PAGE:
‘The hospital didn’t help me’ An infectious disease specialist from southern Russia recounts her forced resignation during the coronavirus pandemic
In the Karachay-Cherkess Republic, located in Southern Russia, a number of residents who spoke out about the actual scale of the region’s coronavirus outbreak came under pressure from the authorities. A criminal case was launched against the hosts of the program “Cherny Kub” (Black Cube), after they revealed the underreporting of coronavirus statistics in Karachay-Cherkess. In the nearby city of Stavropol, a wheelchair-bound woman by the name of Anna Dargan had her computer equipment seized — security officials suspected that she was running an opposition Instagram account called “Politika09.” Meanwhile, Leila Batchayeva, the head infectious disease specialist for Karachay-Cherkessia’s Karachaevsk district, came under twice the pressure. Security officials summoned her for interrogation several times, and she was forced to quit her job after speaking with Meduza and a few other media outlets and bloggers about the coronavirus pandemic. In her own words, Leila Batchayeva tells Meduza about the circumstances surrounding her resignation.
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During the pandemic we worked around the clock. Naturally, there was neither personnel, nor medicines or technical support. Those who were able did what they could on their own. After two months, the issue of payments for those who worked with [COVID-19 patients] was overdue. My employees were paid nothing, my pay was minimal. I [went] to the head doctor and demanded payments for everyone, plus medicines and personal protective equipment. I got a rude, coarse answer.
That same day the head doctor came to my department. At the time I was in the CT room and he tried to record me as absent from work. He wrote me up, it was later revoked.
Two weeks later, I came down with covid myself. The hospital didn’t help me. On the contrary, they carried out secret plots. They called the district doctor in for questioning and asked her directly: Why did you grant her sick leave? Did you watch her? Did you listen to her? As a result, they managed to write me up for skipping work from May 15 to June 30, 2020, until the end of [my] sick leave. I have this paper with the head doctor’s signature and stamp. They, of course, know that I had a covid infection, because Rospotrebnadzor notifies them. All of this information is open and accessible. My sick leave ended without [anyone] notifying me. This was only corrected after threats from the court.
I decided to resign. I can’t fight constantly, just to get reprimand after reprimand for whatever reason — I’m sorry, is this even work? But resigning wasn’t easier either, because the head doctor wanted to bring me up on charges. This is his usual way of [taking] revenge on people who go against him. For the publicity, for the interview on [local blogger] Ruslan Kurbanov’s live stream, and with human rights defender Alexander Babushkin, and with Meduza. And for the payments, as well. He’s used to acting this way. We haven’t had a [case where] someone achieved something by fighting with him. Everything is smoothed out through threats, reprisals, and dismissals. And people are intimidated, because many [of them] are elderly, there’s nowhere else to go work.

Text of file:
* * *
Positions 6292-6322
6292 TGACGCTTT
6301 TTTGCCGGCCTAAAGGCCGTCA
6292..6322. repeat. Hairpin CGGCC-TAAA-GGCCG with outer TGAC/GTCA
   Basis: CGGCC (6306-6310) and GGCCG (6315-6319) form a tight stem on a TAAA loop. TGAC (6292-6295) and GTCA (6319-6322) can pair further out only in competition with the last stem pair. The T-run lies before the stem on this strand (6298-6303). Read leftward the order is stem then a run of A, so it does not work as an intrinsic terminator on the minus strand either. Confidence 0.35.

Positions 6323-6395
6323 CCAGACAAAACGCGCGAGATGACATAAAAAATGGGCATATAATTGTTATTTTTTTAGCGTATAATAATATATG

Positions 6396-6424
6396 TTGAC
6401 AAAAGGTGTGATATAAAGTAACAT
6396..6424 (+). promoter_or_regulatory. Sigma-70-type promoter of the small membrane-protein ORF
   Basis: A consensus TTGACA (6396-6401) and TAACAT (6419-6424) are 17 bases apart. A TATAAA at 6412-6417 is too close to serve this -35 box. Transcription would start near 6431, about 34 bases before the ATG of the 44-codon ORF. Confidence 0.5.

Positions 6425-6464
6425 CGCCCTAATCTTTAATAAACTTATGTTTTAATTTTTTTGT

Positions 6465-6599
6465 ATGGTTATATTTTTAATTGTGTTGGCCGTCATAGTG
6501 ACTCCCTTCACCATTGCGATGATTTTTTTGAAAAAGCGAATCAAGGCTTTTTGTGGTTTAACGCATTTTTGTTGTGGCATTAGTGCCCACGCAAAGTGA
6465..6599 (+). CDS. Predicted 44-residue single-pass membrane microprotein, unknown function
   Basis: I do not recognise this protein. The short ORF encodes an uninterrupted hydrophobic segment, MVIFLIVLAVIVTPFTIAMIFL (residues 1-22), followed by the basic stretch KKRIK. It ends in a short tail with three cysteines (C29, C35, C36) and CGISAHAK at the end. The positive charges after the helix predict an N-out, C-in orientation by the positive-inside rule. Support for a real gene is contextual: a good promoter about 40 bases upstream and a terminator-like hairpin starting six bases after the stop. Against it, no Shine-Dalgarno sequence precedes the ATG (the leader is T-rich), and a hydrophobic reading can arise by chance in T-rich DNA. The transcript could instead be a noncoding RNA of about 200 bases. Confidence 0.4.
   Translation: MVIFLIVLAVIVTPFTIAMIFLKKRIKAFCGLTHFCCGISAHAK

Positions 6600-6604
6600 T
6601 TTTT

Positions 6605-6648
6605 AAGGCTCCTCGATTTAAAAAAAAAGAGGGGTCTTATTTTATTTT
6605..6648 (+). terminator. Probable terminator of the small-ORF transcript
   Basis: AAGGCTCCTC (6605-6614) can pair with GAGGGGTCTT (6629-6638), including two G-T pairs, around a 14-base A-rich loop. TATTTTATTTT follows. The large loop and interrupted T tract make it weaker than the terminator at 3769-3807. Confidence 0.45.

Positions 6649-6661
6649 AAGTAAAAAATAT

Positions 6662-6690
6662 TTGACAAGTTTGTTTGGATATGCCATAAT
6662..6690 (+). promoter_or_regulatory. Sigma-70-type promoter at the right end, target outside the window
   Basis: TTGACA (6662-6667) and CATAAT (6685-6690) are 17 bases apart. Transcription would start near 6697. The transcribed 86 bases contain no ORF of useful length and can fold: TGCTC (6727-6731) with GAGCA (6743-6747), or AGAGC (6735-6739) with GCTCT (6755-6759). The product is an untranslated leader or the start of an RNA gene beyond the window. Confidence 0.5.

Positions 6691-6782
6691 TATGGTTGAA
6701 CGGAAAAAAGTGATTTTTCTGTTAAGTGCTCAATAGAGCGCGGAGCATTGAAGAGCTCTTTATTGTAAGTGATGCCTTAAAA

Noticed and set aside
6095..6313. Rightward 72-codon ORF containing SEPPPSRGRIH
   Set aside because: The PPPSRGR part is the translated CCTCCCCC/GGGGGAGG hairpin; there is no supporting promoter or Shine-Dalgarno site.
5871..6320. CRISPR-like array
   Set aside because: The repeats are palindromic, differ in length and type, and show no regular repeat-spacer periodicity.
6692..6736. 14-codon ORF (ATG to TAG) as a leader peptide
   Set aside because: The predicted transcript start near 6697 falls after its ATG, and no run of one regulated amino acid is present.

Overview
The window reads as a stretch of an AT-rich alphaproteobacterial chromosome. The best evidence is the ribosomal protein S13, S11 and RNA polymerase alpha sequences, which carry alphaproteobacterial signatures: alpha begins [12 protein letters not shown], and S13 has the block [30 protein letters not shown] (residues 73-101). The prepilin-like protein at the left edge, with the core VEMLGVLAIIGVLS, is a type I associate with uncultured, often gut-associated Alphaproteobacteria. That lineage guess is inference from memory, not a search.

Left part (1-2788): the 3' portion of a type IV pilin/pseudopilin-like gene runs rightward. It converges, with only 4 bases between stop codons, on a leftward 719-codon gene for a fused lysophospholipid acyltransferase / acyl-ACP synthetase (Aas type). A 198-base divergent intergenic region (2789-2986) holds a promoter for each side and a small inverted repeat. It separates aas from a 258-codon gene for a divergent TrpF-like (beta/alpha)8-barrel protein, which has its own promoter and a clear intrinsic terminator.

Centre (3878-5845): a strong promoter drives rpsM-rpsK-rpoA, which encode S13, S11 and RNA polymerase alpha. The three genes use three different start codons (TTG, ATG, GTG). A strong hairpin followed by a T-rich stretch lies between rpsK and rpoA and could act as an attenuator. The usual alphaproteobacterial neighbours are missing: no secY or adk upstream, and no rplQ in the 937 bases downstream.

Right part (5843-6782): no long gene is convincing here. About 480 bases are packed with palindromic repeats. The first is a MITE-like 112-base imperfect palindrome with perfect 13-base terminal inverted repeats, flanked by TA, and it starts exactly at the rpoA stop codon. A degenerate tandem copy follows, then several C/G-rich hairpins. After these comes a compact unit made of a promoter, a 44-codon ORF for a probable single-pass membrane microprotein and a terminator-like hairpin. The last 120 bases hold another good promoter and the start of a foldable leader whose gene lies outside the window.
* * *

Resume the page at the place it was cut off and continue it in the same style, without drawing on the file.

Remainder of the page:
On June 30, people who wanted to support me came to the hospital: representatives of the Narodny Front [a watchdog organization from Karachaevsk], my former patients, doctors. Someone called the government in Cherkessk — allegedly something was brewing.
Finally, they approved my resignation, and gave me [my] employment record. Only they never issued the payment for an occupational disease.
In July, I was called to the Investigative Committee several times. They didn’t notify [me] of the summons, they just called — because of the audio recording that aired on the programme Cherny Kub. A criminal case for knowingly disseminating false information was opened against its authors. In the interview with Cherny Kub, I spoke about my district specifically, where I worked as the department head, — about the fact that I submitted one [set of] information, while another went to the statistics for the republic. The presenter suggested that the statistics for all of Karachay-Cherkess could be underestimated, like in the Karachaevsk district. I didn’t say that.
On Friday (July 10), I gave a statement at the department for combating extremism, three or four days later I was at the Investigative Committee. No one threatened me, but both times they asked me to give them my phone. They said that forensics had to examine it. But what for, if I’m only a witness? My personal information is on there. I wrote a refusal twice. I wasn’t given copies of the protocols, they cited the fact that this [would] disclose the secrets of the investigation.
Now the infectious disease department where I was in charge is generally closed because there’s no one to work there. The head doctor called the head nurse, who was in quarantine during the pandemic because of her age, she’s 64 years old. And another nurse, who is pregnant, had to work the night shift. I said that this didn’t comply with any legal norms at all. Then the head nurse asked the head doctor: how can you keep us here, when there are no junior personnel, no nurses’ aides, or any other shifts? Who will replace them? He agreed that it would be easier to close the department. There is no longer an infectious disease service, everything is fine, no one is sick with anything, no one needs help.
On top of that, August is coming, the peak for infectious diseases linked to the [gastrointestinal tract]. The number of referrals for covid has decreased, but [other diseases] also exist. The seriously ill are taken to the republican center in Cherkessk. The rest sit in silence until they get worse.
Translation by Eilish Hart